Thursday, February 10, 2011

Outsourced/NBC (2010)



Being the first American sitcom with a predominantly Indian cast was not going to be an easy thing to pull off and judging from the first episode it looked like 'Outsourced' would be an epic fail. Like most Indian people here, I tuned in and for the first few episodes I was mostly... indifferent. Granted, it was nice to have a show I could call my own considering the only two other prominent Indian figures on TV were Apu from 'The Simpsons' (voiced by Hank Azaria!) and Raj from 'The Big Bang Theory' (playing the stereotypical Indian physics whiz). But even before 'Outsourced' had even aired a single episode, it was derided by nearly every (American) reviewer for being "racist" and "trite". Although I have never noticed anything outwardly racist (the name Manmeet is amusing even if you are an Indian that grew up here), early on the show just wasn't that funny. But then an interesting thing happened - the show found it's sweet/quirky groove, the characters came into their own and 'Outsourced' quickly became a favorite of mine. Preview below



When 'Good Times' came out in 1974 it received much of the same criticism that is being levied at 'Outsourced' today but then as now, the sentiment of the people it portrayed was basically the same - it may not be perfect but at least it's a start. The first few episodes of 'Outsourced' did get a little too much into the whole fish out of water "wow your culture is SO weird" but you know what? The two cultures are very different and while that may be glaringly obvious to me it may not be to others. The show never strays too far from it's comedic roots but over the past few weeks has given the viewers short but insightful introductions to: Diwali, arranged marriages, Indian food, paan, Bollywood, socially inappropriate touching, trains and Indian vs American mentality when it comes to work. The employees in 'Outsourced' genuinely love their jobs, unlike the employees at my other Thursday night TV staple 'The Office'. And at the end of the day their American boss (Todd) learns something about India and his employees learn something about America. Nothing earth shattering but quite endearing nonetheless...



But as they say, the devil is in the details and the fact that they get the music just right in all the episodes showed me that they really are putting some time and effort on the show. A variety of great Bollywood songs are playing in the background on nearly every street scene and in the latest episode on board a train Chaiyya Chaiyya is playing in the background followed immediately by The Monkees song Last Train to Clarksville. Not only that but the audience is introduced to the concept of 'Ladies Only' train cars, professional gropers and a little Hindi thrown in just for authenticity. Below is the song for the day and represents the SECOND time a song by my favorite singer was used in an American sitcom. Considering Kishore Kumar passed away nearly 25 years ago, it's safe to say his legacy is alive and well in Bollywood as well as in Hollywood. Below you will find the clip in which 'Gupta' is having a Bollywood daydream to Bachna Ae Haseeno sung by the master himself originally from the movie 'Hum Kisise Kum Naheen'.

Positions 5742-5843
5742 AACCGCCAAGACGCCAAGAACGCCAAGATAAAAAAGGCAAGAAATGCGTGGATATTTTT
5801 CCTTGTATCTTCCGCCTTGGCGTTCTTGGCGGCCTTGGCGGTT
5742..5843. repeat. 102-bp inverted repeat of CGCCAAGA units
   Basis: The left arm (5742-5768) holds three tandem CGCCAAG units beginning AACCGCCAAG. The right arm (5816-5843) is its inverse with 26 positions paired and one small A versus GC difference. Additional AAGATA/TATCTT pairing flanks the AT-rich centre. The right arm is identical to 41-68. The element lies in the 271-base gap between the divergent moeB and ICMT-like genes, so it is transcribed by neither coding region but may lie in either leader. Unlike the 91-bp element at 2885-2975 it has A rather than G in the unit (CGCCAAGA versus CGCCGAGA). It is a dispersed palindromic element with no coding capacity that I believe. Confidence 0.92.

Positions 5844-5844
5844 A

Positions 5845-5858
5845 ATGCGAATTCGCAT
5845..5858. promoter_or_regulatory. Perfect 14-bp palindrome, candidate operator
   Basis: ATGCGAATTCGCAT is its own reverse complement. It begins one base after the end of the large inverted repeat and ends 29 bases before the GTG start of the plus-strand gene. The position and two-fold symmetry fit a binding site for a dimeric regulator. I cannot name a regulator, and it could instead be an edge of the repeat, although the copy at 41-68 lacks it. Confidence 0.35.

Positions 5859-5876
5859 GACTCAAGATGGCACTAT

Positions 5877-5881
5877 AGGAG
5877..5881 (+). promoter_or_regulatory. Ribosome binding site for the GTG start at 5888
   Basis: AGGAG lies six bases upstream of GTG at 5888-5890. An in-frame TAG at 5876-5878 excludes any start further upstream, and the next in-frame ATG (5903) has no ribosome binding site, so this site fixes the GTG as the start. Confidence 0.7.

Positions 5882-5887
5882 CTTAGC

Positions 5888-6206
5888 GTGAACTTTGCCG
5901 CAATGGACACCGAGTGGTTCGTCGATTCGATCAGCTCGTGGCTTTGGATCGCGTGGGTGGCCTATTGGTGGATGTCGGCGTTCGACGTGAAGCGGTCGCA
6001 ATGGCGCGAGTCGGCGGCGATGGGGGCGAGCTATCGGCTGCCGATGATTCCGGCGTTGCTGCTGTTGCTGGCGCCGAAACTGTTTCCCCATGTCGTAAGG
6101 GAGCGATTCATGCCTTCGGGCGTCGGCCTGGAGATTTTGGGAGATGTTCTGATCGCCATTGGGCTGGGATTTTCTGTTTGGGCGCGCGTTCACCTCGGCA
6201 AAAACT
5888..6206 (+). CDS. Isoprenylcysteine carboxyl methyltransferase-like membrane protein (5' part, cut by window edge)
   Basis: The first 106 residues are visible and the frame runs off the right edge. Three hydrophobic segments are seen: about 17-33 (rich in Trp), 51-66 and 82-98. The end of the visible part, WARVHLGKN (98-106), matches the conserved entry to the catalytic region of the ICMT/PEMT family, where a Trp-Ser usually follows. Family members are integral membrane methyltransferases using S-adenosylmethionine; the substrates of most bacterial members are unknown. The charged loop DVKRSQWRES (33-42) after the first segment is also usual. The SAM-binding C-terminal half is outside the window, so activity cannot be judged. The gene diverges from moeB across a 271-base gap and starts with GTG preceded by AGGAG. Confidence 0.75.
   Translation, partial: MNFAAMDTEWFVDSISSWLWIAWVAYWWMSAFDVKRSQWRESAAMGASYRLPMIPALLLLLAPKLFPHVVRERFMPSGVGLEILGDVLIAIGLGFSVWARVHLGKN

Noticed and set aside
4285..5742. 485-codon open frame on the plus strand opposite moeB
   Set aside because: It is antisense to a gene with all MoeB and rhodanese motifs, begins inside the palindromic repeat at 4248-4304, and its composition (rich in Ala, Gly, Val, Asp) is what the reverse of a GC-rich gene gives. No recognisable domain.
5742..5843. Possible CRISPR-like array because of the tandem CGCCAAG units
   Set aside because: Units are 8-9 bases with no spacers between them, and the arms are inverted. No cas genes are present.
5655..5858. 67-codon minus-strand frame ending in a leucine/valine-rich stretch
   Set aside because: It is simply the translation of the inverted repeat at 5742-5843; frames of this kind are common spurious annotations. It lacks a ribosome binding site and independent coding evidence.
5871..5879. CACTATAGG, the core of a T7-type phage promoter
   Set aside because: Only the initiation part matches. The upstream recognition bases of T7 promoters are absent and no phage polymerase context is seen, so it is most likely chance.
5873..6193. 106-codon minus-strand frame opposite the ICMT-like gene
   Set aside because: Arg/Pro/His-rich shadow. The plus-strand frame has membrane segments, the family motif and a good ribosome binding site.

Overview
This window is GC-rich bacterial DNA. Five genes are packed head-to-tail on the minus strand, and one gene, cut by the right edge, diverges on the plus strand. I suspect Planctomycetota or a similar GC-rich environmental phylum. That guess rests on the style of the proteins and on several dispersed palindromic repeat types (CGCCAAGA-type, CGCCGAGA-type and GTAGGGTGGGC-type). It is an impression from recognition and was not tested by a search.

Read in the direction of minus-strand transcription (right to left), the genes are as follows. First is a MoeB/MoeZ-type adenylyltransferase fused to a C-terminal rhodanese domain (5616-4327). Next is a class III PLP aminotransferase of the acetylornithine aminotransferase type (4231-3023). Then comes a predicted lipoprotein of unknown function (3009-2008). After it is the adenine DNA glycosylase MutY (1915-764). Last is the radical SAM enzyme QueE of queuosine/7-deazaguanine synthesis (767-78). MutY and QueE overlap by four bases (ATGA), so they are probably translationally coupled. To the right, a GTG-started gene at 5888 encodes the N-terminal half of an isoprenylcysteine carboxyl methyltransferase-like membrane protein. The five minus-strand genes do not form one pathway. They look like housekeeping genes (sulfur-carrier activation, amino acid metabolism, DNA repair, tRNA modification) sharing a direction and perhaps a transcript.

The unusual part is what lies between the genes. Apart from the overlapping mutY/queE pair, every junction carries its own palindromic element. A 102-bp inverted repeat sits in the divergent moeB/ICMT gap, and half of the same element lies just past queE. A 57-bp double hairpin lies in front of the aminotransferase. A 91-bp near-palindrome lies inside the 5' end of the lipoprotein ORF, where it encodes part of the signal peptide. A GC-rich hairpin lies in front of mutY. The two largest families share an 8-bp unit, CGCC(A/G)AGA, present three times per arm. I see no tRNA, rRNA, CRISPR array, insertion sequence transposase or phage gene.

Video

7 comments:

maxqnz said...

What a great review of the series, and thanks for feeling the same way I do about the music. I burst out laughing at the incongruity of Gupta dancing to Bachna Ae Haseeno and hearing Chaiyya Chaiyya in the train scene. As you say, the music choices show that a lot of thought is gonig into this show, the flashcard sequences in the latest episode were a nice example of that "mutual learning" you mentioned. Now that it is finding its feet, I hope this show gets to stick around a bit longer.

Sanket Vyas said...

Thanks for the kind words and good to see that someone else is appreciating the music on this series. I LOVE GUPTA and everything he does pretty much has me laughing out loud. Glad they didn't do the obvious Todd/Asha romance angle and let the characters find their own way... Hopefully this series sticks around as it is hitting it's stride.

Lauren said...

Thanks for such an in depth and fantastic review of one of my new favorite shows. I loved when they played chaiya chaiya while trying to board the trains! It was also funny to hear someone singing rooth na jaana from 1942 a love story at the talent search.
My only complaint about this review is that I was so distracted reading it that my son managed to feed one of my dogs a crayon. ; )
We need to get Sandhya to watch!

Sanket Vyas said...

Lauren - glad you are enjoying this show as much as I am. Again, awesome use of music and it's one of the main reasons I look forward to the show. Sandhya watches alot of tv and not sure why she chooses to ignore this little gem - maybe cuz she knows if her parents hadn't moved to America she would have ended up as Madhuri on the show? As far as your dog goes... I think green poop will be hilarious :)

Sarita said...

I hadn't heard about Outsourced. I'll have to check it out!

Anonymous said...

its a fantastic show...i luv it...its sad it will not b continued for another season...but i loved...i hope NBC reconsiders....any idea how i can get all d music from the show??

Sanket Vyas said...

Unfortunately NBC has finalized it's decision not to renew but you can find all the music that was used on the show at the following link. Cheers!
http://www.nbc.com/outsourced/music/